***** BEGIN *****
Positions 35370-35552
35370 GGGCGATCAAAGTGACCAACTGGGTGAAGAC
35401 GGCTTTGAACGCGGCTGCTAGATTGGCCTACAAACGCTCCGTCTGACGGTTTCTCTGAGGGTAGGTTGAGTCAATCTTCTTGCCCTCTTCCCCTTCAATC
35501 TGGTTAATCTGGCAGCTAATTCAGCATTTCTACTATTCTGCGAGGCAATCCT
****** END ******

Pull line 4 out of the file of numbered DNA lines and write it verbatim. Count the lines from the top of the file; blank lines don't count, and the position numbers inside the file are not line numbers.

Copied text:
35501 TGGTTAATCTGGCAGCTAATTCAGCATTTCTACTATTCTGCGAGGCAATCCT